Student clinical education is a process of experiential and contextual learning which involves a partnership between the clinical educator and the student in the clinical practice setting.

Clinical education involves the provision of opportunities for the next generation to develop the philosophies, specific knowledge, skills and attitudes of the occupational therapy profession (Best & Rose, 1996, as cited in Queensland Occupational Therapy Fieldwork Collaborative [QOTFC], 2005).

 Clinical placements in settings that represent the diverse scope of contemporary occupational therapy practice will help to prepare students for the multiple future roles that they may encounter upon graduation (Thomas, Penman & Williamson, 2005).

WFOT guidelines for student clinical education

The World Federation of Occupational Therapists (WFOT) “Minimum Standards for the Education of Occupational Therapists” requires students to complete 1,000 hours of clinical education successfully under the supervision of a qualified occupational therapist or occupational therapy educator with at least one year’s experience. There is no requirement that the clinical educator is on-site.

In recognition of the broadening role of occupational therapy into the previously less traditional areas of private practice, community and non-government health sectors, the revised WFOT guidelines no longer specify that long block placements must each access the traditional three areas of practice (psychosocial, acute physical and paediatrics). Rather that they must expose the student to learning opportunities that:

  • address occupational issues of individuals, their families and communities
  • include people of different ages, with recently acquired or long standing health needs; and
  • are focussed on the person, the occupation, and the environment

According to WFOT guidelines, clinical education experiences across the program should also encompass at least three of the following parameters:

  • a range of personal factors such as gender and ethnicity that are reflective of the population receiving occupational therapy services.
  • individual, community/group and population approaches
  • health conditions that affect different aspects of body structure and function and that cause different kinds of activity limitations
  • different delivery systems such as hospital and community, public and private, health and educational, urban and rural, local and international
  • existing and emerging services, such as services being developed for and with people who are underemployed, disempowered, dispossessed or socially challenged; organisations and industries that may benefit from occupational therapy expertise; or with arts and cultural services.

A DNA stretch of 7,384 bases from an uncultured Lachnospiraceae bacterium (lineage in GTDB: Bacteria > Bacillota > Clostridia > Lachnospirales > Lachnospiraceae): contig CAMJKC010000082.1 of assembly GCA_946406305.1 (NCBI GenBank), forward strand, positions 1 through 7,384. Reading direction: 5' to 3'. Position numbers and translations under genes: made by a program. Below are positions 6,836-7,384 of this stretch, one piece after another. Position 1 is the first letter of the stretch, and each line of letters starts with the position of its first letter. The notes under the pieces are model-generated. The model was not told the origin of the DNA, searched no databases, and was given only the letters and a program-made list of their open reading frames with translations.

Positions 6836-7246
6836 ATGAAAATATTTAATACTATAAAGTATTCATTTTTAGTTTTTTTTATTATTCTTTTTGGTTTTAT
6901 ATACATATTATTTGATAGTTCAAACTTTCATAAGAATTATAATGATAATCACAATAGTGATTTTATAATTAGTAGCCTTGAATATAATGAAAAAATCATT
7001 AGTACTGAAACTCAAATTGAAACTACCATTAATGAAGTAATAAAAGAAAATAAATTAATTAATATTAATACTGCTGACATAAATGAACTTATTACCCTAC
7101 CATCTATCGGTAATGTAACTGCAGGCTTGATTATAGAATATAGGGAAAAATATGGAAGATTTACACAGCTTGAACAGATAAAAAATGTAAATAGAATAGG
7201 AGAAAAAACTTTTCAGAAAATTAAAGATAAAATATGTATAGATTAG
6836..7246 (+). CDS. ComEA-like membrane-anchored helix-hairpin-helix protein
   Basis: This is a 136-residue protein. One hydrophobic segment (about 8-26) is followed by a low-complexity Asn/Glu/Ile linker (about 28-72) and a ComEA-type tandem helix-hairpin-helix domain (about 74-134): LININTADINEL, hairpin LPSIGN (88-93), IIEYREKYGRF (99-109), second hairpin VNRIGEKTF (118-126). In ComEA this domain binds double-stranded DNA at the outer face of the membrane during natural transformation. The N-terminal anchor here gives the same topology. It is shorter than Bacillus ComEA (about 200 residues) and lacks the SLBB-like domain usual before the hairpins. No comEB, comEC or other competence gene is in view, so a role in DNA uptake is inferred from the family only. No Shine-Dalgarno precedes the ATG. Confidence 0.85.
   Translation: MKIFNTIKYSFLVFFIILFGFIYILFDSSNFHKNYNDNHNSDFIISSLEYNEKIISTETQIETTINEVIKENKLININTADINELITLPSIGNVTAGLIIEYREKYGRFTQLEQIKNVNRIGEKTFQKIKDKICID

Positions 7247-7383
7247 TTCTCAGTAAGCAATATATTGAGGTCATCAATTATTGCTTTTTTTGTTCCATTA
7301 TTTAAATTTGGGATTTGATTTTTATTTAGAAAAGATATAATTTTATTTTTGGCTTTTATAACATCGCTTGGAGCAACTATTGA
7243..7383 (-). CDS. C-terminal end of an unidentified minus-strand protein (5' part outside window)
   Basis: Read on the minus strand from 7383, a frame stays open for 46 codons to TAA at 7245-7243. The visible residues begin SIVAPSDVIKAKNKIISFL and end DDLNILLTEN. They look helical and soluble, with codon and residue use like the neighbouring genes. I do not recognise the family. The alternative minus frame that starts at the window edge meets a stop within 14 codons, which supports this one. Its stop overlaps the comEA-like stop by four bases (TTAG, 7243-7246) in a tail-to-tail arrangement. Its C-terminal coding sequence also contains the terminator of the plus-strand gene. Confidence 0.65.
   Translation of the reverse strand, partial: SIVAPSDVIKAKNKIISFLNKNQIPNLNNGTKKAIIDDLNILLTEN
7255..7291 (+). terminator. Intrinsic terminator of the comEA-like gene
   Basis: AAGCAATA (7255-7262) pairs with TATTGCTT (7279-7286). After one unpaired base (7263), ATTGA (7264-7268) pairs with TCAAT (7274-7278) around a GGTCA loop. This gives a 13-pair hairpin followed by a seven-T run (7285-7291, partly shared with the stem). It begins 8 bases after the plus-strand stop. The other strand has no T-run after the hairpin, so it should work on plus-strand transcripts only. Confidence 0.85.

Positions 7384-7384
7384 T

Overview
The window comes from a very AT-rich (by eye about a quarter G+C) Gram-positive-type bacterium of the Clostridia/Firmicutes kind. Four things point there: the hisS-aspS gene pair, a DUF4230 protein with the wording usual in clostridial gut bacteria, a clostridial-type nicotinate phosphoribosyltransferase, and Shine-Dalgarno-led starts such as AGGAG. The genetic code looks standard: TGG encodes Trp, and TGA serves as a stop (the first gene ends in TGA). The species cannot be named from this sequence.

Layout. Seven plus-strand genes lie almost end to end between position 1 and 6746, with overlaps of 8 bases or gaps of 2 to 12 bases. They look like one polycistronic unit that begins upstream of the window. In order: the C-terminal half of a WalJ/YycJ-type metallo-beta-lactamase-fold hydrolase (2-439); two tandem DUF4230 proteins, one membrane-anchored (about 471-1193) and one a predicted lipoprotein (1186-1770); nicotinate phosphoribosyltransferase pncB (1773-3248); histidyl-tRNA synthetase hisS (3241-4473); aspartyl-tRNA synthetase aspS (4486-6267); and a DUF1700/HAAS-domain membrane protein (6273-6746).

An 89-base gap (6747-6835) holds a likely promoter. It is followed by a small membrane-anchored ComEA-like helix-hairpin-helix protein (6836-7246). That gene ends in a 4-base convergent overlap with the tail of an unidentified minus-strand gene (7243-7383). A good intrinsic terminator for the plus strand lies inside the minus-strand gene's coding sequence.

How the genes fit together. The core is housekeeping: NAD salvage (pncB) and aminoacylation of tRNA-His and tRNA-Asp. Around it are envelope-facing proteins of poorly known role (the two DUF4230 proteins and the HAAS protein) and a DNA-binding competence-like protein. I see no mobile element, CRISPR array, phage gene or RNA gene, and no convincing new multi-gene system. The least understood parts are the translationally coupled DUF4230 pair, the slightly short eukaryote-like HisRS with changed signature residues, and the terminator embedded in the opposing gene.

With regard to the clinical educator role, WFOT specify a requirement for the use of learning contracts and that the clinical educator is responsible for:

  • the supervision and evaluation of the learning contract
  • practice that is inclusive of all people without prejudice and guided by theory and research findings,
  • the quality of the student’s practice and for the safety of the recipient of occupational therapy services.
  • providing supervision that probably includes discussions, review of intervention plans and records, and observation of the student’s actions, that will progress from close, on-site supervision to independent practice, varying with student’s knowledge, familiarity with the practice setting and their learning needs; the context of practice; the complexity of the intervention to be provided and the level of proficiency required for it to be effective; and any safety risks for students or recipients of occupational therapy services (WFOT 2002).

(World Federation of Occupational Therapists [WFOT], 2002, as cited in Hocking, 2003; QOTFC, 2006)

Practice in Australia and New Zealand is undergoing rapid growth in its diversity and scope, with a growing trend for occupational therapists to be employed in the private or non-government sectors. As the definition of clinical education is no longer restricted to the context of clinical areas of practice, and to ensure that current and future changes in practice are represented in clinical education, the Australia and New Zealand Occupational Therapy Fieldwork Academics (ANZOTFA) have developed definitions of student clinical education that emphasise a key focus for clinical experiences to provide students with:

  • a variety of learning experiences
  • independent and autonomous learning
  • self-management and communications skills; and
  • opportunities to demonstrate graduate competencies

(Thomas, Penman & Williamson, 2004 p.79)

Clinical education experiences that expose students to a wide variety of contexts and placement styles and, well planned and responsive supervision during the clinical placement, are integral to the cultivation and expression of these qualities and skills in the student.

OTPEC-Q recommendations

The Occupational Therapy Practice Education Collaborative QLD (OTPEC-Q) recommends all occupational therapists need to recognise that the responsibility for student education lies both within the university sector and the occupational therapy profession as a whole.

According to OTPEC-Q recommendations, each individual has a personal responsibility to commit to the provision of occupational therapy fieldwork opportunities in order to build workforce capacity, and to recognise that the future of the occupational therapy workforce is reliant on students engaging in fieldwork experiences that are reflective of current and future professional practice, including non-traditional and emerging areas of practice.

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